Radios are communication systems that send and/or receive electromagnetic waves. Devices such as citizens’ band (CB) radios, walkie-talkies, and handie-talkies are two-way radios that can be used for interpersonal communications. Two-way radios consist of a transmitter, receiver, and antenna. They are available in mobile and base configurations.
Unlike cellular phones, radios do not require a monthly contract or carry per-call charges. In the United States, two-way radios are regulated by the Federal Communications Commission (FCC) and use ultra high frequency (UHF) and very high frequency (VHF) bands. UHF radios use line-of-sight communications and repeaters. They provide better reception than CB radios, which can use either HF 27 MHz or UHF 477 MHz. VHF radios are used mainly in marine applications and by emergency personnel. VHF/UHF two-way radios are also available. Radio accessories include:
- two-way antennas
- UHF connectors
- battery chargers
- external GPS receivers
Two-way UHF radios use family radio service (FRS) and/or general mobile radio service (GMRS). In the United States, FRS radios use 14 channels (1-14) and do not require an operator’s license. They have a maximum power level of 0.5 mW and a relatively short range. FCC regulations prevent users from modifying FRS radio transceivers and FRS antennas. GMRS radios use eight dedicated channels (15-22) and require an FCC operator’s license. They have a greater range than FRS radios and may be outfitted with antennas to extend their range. Most GMRS radios have power ratings of 1.0 to 5.0 W and a maximum allowable power level of 50 W. FRS/GMRS hybrid or dual-service radios provide access to both the FRS and GMRS bands. They can be operated without an FCC license if only the FRS channels are used.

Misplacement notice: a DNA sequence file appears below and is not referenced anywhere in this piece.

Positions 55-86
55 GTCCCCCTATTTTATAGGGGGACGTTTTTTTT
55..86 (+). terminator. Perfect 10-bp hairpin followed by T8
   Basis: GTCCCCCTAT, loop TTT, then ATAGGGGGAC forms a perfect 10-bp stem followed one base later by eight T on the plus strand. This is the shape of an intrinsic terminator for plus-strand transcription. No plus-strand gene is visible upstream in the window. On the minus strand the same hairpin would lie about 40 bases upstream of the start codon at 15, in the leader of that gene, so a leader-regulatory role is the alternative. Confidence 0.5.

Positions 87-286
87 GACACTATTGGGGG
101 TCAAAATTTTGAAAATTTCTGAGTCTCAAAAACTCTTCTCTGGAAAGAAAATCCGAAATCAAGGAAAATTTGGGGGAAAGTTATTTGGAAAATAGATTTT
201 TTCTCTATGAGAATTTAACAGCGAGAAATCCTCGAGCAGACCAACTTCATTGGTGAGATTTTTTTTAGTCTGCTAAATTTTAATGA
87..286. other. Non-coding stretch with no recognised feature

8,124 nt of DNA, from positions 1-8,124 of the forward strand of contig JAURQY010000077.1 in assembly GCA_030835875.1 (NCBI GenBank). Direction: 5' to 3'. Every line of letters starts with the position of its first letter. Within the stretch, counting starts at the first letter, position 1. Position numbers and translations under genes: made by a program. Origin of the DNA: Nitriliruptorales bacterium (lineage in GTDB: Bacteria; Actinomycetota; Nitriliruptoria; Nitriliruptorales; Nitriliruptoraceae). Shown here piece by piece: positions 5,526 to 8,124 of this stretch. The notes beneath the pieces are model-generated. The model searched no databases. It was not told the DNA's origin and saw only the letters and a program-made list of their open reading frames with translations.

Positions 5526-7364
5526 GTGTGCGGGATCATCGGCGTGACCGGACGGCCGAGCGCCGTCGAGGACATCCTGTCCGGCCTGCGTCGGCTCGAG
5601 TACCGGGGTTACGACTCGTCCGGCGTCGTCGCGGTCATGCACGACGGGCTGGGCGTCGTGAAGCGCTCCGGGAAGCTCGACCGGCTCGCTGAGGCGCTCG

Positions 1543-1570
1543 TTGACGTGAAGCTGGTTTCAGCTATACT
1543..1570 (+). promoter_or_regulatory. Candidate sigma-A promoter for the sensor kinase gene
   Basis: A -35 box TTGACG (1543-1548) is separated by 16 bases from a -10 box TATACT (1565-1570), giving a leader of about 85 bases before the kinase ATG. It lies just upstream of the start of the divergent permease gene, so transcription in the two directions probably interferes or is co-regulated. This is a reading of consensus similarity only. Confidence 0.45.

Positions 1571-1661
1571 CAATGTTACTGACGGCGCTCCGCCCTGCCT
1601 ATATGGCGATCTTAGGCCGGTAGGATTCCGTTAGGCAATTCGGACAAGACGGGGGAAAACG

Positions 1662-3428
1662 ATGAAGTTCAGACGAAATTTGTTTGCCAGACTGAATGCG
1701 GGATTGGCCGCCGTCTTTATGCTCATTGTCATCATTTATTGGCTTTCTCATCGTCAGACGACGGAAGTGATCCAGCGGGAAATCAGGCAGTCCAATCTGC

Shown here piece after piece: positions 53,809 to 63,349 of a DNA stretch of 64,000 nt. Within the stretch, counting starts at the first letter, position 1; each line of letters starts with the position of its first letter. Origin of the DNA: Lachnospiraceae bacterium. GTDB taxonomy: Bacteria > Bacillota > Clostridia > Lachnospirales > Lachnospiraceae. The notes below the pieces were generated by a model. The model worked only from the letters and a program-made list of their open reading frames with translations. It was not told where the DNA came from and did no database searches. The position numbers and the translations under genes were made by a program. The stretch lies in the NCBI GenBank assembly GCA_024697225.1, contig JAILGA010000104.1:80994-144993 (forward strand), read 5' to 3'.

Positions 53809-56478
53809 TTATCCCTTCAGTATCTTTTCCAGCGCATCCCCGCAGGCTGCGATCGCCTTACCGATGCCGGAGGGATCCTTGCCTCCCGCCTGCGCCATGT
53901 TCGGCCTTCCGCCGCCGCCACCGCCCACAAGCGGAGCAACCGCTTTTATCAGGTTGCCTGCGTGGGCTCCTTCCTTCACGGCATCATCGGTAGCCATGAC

Radios differ in terms of performance specifications and features. CB radios have 40 channels, squelch or mute features, a public address (PA) switch, clarifier, and circuitry to reduce radio frequency (RF) gain. UHF radios differ in terms of range, which is usually measured in miles or kilometers.
Features such as voice scrambling can help prevent the unauthorized monitoring of radio communications. Direct calling allows an operator to call one person in the group without contacting all of the group’s members. Privacy codes extend the number of available channels by adding 38 continuous tone coded squelch system (CTCSS) codes to each channel. For example, FRS radios with CTCSS codes have a total of 532 channels (14 x 38). Additional features for two-way radios include:
- adjustable squelch
- out-of-range alert
- keypad lock
- selectable power level
- battery indicator
Some FRS radios and GMRS radios use AA or AAA batteries. Others use NiMH rechargeable batteries and may include a battery pack and charger.